A Conversation with Michael Tyrell

Long one of our favorite artists and dearest friends, poet Michael Tyrell sits down for a Sunday morning discussion about his new poems, em dashes and Donald Justice. More

Women & Children

Michael Tyrell The tedium of six-hour drives to a summer house at Lake Hopatcong with the sister-in-law who hates you— no conversation, sometimes music— a song called ‘Satisfaction’ about not getting any, the baby, the niece, cutting teeth in the backseat— the test cry, nothing sustained, no tears. The brother who lives at the office… More

Autumnal Sycamore

Kathy Fagan Spring’s go-go green’s flung over for harvest season’s 70s kitchen colors just in time. Cultivated thornless For the burbs, honey locusts heap their leaves up Like gold pieces for the common folk, a school Of minnows the cat might dream of, stretching, Flexing his paws, all Japanese maple & symmetrical Velvet. Worker worm… More

The Funeral of Henry von Reuter

Jesse Schweppe A singer cries in sunglasses to circulate the light, Brilliant on a Dixie snare. A drunk band assembles, As saints march in to the nickel of noon. The wind tossing on the Gulf of Mexico Was an historic phantom. Busy in war, citrus or gin, Henry followed life to a last public echo… More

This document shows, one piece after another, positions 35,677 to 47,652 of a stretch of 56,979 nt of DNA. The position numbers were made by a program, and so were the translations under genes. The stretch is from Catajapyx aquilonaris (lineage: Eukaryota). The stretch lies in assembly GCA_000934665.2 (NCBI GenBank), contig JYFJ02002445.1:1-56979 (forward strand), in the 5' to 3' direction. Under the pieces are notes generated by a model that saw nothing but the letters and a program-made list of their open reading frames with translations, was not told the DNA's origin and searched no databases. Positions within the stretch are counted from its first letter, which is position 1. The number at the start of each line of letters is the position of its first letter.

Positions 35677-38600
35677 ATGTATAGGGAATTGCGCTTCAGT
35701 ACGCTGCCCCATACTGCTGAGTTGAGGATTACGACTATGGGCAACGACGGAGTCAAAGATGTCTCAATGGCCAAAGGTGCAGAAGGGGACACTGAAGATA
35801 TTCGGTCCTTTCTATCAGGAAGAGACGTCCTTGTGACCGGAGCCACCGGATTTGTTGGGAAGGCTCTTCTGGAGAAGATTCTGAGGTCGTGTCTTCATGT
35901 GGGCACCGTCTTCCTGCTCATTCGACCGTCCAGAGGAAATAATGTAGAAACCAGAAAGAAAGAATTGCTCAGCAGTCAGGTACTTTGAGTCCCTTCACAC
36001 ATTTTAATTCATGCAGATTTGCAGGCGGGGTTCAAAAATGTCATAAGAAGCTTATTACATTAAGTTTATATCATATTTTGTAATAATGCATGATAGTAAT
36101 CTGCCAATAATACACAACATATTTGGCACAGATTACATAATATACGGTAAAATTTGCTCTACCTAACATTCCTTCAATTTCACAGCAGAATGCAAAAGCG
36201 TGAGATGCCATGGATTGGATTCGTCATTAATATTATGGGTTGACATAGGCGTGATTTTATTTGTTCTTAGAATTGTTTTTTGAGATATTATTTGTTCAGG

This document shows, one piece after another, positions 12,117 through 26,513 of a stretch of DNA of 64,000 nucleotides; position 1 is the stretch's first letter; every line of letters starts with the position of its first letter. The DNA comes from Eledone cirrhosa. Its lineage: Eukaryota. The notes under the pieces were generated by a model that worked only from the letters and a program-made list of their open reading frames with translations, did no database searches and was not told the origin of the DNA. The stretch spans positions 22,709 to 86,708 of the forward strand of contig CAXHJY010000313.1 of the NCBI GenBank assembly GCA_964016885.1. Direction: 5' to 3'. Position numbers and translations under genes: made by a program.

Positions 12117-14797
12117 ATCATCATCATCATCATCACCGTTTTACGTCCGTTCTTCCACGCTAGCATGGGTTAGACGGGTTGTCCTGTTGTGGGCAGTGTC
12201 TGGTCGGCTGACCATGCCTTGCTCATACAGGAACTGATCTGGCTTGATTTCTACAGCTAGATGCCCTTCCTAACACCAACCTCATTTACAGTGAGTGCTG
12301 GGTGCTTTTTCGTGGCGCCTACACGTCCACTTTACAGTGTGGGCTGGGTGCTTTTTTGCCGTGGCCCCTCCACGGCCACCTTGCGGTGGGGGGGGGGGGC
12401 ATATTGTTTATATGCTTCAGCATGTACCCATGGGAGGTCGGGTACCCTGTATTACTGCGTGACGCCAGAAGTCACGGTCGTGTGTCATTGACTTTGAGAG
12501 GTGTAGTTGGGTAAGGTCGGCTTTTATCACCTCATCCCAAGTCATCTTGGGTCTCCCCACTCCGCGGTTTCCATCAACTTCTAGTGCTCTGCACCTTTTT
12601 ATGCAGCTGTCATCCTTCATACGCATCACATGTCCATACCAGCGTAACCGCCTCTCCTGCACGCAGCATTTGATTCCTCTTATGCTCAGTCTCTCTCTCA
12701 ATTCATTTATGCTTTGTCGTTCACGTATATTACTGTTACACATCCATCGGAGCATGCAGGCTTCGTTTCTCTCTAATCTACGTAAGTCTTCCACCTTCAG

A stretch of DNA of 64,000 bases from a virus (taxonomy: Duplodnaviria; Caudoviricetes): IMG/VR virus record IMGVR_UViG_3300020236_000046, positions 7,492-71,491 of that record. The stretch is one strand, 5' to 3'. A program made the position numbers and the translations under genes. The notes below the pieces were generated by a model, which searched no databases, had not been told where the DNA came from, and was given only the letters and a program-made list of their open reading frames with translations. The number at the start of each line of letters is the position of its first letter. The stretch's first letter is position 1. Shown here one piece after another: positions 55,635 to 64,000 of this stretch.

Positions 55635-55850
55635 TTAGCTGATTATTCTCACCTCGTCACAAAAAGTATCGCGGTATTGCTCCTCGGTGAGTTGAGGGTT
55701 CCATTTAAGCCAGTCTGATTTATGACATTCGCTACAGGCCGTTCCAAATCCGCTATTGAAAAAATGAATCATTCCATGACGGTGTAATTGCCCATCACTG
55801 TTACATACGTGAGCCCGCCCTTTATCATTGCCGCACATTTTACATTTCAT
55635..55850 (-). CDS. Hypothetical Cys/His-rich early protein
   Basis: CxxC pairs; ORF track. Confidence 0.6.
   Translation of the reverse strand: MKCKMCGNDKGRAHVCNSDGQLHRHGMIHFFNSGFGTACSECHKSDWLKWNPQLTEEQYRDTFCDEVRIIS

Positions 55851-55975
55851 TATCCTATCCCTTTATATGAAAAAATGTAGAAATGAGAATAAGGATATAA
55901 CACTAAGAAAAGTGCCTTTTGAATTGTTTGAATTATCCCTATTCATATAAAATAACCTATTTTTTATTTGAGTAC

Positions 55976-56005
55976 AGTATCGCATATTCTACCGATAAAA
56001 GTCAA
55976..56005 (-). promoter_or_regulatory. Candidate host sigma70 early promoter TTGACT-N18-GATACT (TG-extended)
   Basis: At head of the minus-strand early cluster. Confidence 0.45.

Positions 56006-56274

To Tell the Truth

Ian Ganassi You can only go so far on anybody’s guess. Your guess and mine are as good as it gets. The dark corners that want to take over the world Are lurking where we put them. No getting around the truth In your deck of lies. If you thought you were a fortune teller… More

The Soliloquies of William Wenthe

Birds of Hoboken was published in 1995. Not Till We Are Lost, William Wenthe’s second collection, was published in 2004. The two books, end to end, read as a testament to craft and seasoned poetic vision. Both books use birds as vehicles. Poetic flight has long fired somber divinations and lyric contemplations. In Birds of Hoboken the vehicles give way to soliloquies concerned with time and cause and effect on… More